One thing I love about travelling is the amazing variety of food and drink available from country to country. The contrast in things like alcohol, snacks, soft drinks and toys among heaps of other items out there between say, France and Sweden is incredible, and totally rocks my socks.
A lot can be said about the eating and drinking culture of a country by what they stock in their shops and supermarkets. Here are a few examples I discovered across the world that exemplify this.
What could make transiting easier in a busy train station, one which is at the heart of European rail travel between cities like London, Paris and Amsterdam, than a MASSIVE self service vending machine.
I spotted this beast in Brussels Midi station on a (totally unplanned, our car there broke down!) trip by train from Bruges to Amsterdam.
You can get yourself everything from orange juice or chocolate, to disposable cameras and headphones, making stocking up for the journey easier and more comfortable.
80’s Pop Culture
Who wouldn’t want to know where you could get 99 Luftballons in Germany?
Unfortunately, the bag for sale in this Berlin supermarket was short 79 luftballons. 😛
Wherever you go, it’s a dead-set certainty that you’ll come across the local chocolate variety.
The Selecta vending machines dotted all over metro station platforms in cities like Berlin, Paris, and Milan are your best bet for sampling the country’s local milky fare. Here’s a few I snapped up in Stockholm.
I always get a kick out of brand names that sound weird in English.
In addition to chocolate, a lot of countries also have their own baked delights on offer. Another speciality found in train station vending machines, this time in France, are Madeleines.
Kind of like a sponge cake, they come in a pack of six and hail from the Lorraine region in north-eastern France.
Another one spotted in France, this time in Paris, is the Macaron (or macaroon). I saw these mainly in the Marais area and they adorn the windows of many a patisserie. They’re a super sweet confectionary made from meringue to form a shell on the outside, and then either have a jam filling or buttercream inside between the two cookies. Guaranteed to satisfy.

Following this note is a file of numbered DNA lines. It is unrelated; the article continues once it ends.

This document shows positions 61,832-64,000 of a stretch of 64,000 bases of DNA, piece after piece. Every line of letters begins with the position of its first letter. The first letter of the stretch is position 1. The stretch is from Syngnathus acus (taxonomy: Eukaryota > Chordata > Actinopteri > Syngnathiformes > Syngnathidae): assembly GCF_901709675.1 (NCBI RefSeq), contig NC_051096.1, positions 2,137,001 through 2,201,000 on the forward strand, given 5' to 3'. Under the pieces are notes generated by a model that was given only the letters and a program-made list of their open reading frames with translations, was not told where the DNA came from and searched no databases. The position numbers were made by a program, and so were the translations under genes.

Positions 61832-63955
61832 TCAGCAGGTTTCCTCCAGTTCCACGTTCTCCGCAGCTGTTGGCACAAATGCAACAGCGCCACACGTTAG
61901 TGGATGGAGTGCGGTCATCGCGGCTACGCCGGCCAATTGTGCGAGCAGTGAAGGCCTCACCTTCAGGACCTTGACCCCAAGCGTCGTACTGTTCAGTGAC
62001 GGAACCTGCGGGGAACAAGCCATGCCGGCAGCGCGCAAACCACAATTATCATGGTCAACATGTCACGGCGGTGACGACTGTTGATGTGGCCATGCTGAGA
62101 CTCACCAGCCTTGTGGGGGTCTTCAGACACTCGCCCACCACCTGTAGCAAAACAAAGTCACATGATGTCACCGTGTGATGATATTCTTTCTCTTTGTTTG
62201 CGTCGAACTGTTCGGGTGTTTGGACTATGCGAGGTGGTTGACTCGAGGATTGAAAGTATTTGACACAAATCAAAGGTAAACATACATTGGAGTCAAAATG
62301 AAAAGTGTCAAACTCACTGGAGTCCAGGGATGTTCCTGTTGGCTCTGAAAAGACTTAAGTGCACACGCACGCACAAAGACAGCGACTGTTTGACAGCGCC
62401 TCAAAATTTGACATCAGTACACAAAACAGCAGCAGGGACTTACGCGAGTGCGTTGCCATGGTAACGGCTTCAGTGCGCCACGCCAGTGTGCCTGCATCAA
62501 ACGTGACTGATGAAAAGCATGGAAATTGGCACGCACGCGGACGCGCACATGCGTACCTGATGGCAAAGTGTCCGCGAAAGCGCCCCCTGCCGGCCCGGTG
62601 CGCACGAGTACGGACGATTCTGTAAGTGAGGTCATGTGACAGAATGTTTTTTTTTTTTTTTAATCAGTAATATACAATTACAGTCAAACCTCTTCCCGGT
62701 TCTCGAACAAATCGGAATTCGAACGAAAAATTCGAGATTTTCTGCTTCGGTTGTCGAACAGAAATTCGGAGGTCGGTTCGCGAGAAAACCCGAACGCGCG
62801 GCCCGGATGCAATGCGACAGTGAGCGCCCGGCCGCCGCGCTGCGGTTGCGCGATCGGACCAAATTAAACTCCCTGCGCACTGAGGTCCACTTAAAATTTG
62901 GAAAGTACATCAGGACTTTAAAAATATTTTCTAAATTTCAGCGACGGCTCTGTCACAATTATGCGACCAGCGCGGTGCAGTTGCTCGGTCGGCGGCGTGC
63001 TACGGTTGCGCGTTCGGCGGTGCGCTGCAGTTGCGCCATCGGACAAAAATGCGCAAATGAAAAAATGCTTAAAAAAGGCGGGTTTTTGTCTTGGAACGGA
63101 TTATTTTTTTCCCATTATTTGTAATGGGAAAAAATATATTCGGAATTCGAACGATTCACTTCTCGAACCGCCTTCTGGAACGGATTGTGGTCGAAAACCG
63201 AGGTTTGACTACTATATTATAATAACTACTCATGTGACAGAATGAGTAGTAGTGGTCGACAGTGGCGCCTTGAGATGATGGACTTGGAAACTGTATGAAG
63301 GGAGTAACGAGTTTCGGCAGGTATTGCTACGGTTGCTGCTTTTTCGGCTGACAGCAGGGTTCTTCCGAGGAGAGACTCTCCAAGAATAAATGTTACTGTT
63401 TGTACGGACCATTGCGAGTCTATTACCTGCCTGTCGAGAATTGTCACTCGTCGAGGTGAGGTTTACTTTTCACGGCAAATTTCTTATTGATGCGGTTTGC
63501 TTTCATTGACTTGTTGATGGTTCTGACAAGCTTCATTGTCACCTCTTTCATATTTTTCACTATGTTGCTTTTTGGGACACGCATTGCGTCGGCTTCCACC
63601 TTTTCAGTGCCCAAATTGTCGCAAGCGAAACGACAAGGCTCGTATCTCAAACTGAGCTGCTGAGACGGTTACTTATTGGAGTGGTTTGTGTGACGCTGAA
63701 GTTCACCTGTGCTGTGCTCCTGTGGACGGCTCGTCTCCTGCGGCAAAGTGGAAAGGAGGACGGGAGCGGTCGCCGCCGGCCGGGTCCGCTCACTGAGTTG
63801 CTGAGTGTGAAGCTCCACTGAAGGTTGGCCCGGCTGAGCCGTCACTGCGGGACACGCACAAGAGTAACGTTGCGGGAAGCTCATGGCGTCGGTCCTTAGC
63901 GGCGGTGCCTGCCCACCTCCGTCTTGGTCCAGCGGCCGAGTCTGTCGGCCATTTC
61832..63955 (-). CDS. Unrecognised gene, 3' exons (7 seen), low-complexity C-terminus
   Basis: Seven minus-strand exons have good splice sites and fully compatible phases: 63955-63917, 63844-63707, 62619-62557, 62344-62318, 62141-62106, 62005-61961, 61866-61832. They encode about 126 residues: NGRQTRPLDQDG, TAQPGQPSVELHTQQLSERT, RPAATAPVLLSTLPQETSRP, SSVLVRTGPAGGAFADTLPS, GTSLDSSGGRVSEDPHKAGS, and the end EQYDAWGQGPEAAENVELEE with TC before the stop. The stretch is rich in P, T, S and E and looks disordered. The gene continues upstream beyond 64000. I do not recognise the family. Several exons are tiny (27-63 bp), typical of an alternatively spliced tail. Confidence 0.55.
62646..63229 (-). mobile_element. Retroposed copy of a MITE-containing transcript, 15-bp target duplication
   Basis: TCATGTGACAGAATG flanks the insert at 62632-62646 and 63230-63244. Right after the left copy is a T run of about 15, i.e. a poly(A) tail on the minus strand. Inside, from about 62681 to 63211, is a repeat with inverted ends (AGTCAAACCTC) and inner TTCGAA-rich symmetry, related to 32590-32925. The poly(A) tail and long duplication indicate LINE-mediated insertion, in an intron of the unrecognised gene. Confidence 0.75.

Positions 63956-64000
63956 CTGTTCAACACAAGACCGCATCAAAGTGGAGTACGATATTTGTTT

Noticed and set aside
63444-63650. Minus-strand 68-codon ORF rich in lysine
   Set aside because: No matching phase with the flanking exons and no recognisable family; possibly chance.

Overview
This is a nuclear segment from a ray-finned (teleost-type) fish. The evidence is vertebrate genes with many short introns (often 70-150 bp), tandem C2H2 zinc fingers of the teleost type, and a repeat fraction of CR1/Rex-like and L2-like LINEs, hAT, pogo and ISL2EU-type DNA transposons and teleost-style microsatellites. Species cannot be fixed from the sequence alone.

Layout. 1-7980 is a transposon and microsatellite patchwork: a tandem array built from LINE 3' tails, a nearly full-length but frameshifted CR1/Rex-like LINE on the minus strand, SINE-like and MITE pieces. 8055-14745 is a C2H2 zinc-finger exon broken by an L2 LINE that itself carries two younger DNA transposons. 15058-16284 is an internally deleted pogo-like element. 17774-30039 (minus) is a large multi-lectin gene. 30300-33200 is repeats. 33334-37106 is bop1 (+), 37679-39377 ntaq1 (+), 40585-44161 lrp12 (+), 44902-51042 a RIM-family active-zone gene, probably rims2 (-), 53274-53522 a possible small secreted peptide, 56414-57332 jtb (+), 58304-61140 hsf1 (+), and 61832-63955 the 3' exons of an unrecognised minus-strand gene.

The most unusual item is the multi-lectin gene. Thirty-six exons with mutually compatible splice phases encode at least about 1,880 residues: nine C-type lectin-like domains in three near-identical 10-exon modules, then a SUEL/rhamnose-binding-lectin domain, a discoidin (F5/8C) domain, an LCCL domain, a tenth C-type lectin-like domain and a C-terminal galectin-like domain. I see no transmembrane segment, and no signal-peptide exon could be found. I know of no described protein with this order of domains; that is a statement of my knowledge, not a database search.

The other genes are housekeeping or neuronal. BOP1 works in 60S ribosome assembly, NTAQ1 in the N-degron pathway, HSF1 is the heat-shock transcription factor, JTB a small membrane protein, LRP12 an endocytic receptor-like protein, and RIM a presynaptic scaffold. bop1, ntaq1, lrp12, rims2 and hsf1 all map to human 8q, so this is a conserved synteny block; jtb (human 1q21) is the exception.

Now this was something I didn’t expect, but it did make total sense after a bit. Where else but Barcelona, one of the most football mad cities on the planet, would you expect to see potato chips branded with the much regaled local team’s colours and brand.
Spotted in a convenience store in Shenzhen, China, I suppose this is a milk box, similar to the Big M like we have in Australia. What flavour it is, I have no idea. It could even be soy milk, I don’t read mandarin Chinese script, especially not at that text size. Whatever flavour it is, you bet it’s classy.
Cider is to Britain as BBQs, the beach and utes are to us in Australia, an absolute national stalwart.
It’s the drink of choice at the pub of many folk around the UK, and is perfectly suited to a warm summer day. Tesco sell cider at a fantastically low price – £10 for 8 glorious pint bottles.
I snapped this box of awesomeness up in Aviemore, Scotland and promptly constructed my own impromptu, eau naturale, fridge to cool them in, as illustrated above.
Only in America
I knew going to America would open up a whole new world of extraordinary gastronomic discovery. A trip to Safeway solidified that for me, returning to London with such items as Twizzlers, Hershey’s Chocolate, Milk Duds and Chips Ahoy. This one was a doozy however, found during breakfast in a Mariott hotel in Seattle, Washington.
It closely resembled a Bacon and Egg McMuffin, but they call it a biscuit. The “muffin” parts taste more like pancake; and to prepare this puppy you just nuke it in the microwave for 30 seconds and bob’s your uncle, you’ve got a piping hot bag of cholesterol.
Next time you’re determined on fulfilling every detail of your planned itinerary, making sure you check off the “must-see” tourist attractions, take some time out to duck into a supermarket or convenience store. You’ll be surprised at what you find that’ll tell you a lot about the eating habits of locals.